Consider “Landslide,” the second story in this collection. Its unnamed narrator is a senior at Southland Pacific University, a Christian institution founded to serve the glory of God, when he and his roommate Greg find themselves trapped by a landslide on the Pacific Coast Highway. Whereas Greg is a math major whose active mind seems drawn perilously close to skepticism, the narrator is an aspiring preacher. (When he spots the girl he intends to marry singing in the praise band at a local church, he delays contacting her until after he has sought out her father and promised not to kiss his daughter before their wedding day.) At the site of the landslide, a baby is recovered alive from an automobile wreck that mangled its parents. The narrator is ecstatic, convinced that he and Greg have witnessed God’s handiwork.

“Sure. Right,” Greg says through gritted teeth. Like most secular readers of the story, Greg does not view this one exception to catastrophe as a demonstration of divine intervention in the natural order. Years later, the narrator, a successful televangelist, reaffirms his faith by recalling and celebrating the apparent miracle. “I couldn’t fathom anyone would see it otherwise,” he says.

The narrator appropriates the landslide episode into his sermons as parable of providential action, but he finds himself puzzled and a bit guilty for having erased Greg from the story. The story that McGlynn makes of this is rather more complex than the preacher’s tidy homily; it provides a lucid take on what the preacher saw, but also what he failed to see. It allows us to fathom how the same experience can induce awe in some, anguish in others.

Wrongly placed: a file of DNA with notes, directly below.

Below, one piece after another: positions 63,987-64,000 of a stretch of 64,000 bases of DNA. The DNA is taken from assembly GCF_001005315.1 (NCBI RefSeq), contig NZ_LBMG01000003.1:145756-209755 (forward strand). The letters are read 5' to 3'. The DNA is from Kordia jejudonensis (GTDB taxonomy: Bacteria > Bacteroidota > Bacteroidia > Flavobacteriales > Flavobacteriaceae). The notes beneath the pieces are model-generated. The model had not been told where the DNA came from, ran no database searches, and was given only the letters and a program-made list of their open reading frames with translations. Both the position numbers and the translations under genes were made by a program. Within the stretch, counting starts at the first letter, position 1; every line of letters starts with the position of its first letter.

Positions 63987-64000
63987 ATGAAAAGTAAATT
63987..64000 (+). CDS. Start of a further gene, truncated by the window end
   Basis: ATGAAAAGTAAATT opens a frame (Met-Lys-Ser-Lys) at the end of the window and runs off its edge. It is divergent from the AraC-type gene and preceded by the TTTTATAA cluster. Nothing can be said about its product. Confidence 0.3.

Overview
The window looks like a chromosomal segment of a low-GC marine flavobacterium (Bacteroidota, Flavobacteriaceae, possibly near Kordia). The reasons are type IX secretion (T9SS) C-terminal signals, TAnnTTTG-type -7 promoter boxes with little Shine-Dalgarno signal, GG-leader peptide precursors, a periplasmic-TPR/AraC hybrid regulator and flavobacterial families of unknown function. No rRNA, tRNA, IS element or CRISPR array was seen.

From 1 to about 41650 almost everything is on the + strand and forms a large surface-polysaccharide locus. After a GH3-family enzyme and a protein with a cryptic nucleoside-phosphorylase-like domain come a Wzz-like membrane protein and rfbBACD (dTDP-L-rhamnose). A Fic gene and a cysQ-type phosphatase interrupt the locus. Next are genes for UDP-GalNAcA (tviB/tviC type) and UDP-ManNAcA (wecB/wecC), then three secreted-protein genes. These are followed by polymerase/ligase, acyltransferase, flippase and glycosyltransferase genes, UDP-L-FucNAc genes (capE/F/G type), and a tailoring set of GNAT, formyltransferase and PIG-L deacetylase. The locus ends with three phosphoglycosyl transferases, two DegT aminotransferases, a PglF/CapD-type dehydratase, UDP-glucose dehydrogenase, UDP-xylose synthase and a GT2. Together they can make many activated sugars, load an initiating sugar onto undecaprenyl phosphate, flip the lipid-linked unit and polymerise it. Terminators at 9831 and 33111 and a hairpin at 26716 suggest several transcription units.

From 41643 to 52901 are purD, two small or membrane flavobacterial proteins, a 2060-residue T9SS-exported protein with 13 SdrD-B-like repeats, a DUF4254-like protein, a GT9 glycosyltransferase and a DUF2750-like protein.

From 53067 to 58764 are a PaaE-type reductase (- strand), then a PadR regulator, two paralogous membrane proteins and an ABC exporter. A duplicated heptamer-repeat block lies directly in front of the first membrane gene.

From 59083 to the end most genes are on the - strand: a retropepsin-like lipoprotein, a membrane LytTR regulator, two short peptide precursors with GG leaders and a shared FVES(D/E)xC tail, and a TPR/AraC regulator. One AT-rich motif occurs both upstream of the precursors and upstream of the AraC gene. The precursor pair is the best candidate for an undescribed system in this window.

The five interconnected stories that constitute the second part of the book, beginning with “The Eyes to See,” are centrally concerned with sight, as visual perception and as metaphor. Cory, the mother of Rowdy and Jill, went blind when her retinas ruptured the moment she went into labor with her son, endowing him with congenital guilt for her condition. But McGlynn does not resort to the conventional literary paradox of linking Cory’s sightlessness to insight, the way ancient Tiresias’s blindness is linked to his wisdom. Cory is as confused as her husband and children, and considerably more depressed, at least according to Rowdy’s account. “Since I’m the keeper of these stories,” he declares, “I decide how they are told.” They are told through the prism of a martyr’s repressed resentment. “My entire life I was concerned about my role in the suffering of others,” Rowdy says. In a startling comment that concludes the five-story sequence, he reveals an additional layer of culpability.

Guilt over adultery with their housekeeper Kay drives Rowdy’s father, Lee, into the arms of the Pine Creek Community Church’s Reverend Bunting. A neurobiologist at the Texas Medical Center in Houston, Lee researches how a deficiency of the chemical GABA triggers epileptic seizures. But after his affair with Kay is exposed he flees to Pineland, in East Texas, to teach “creation science” at Victory Bible College. His son comes of age knowing “that guilt is a force equal to love.”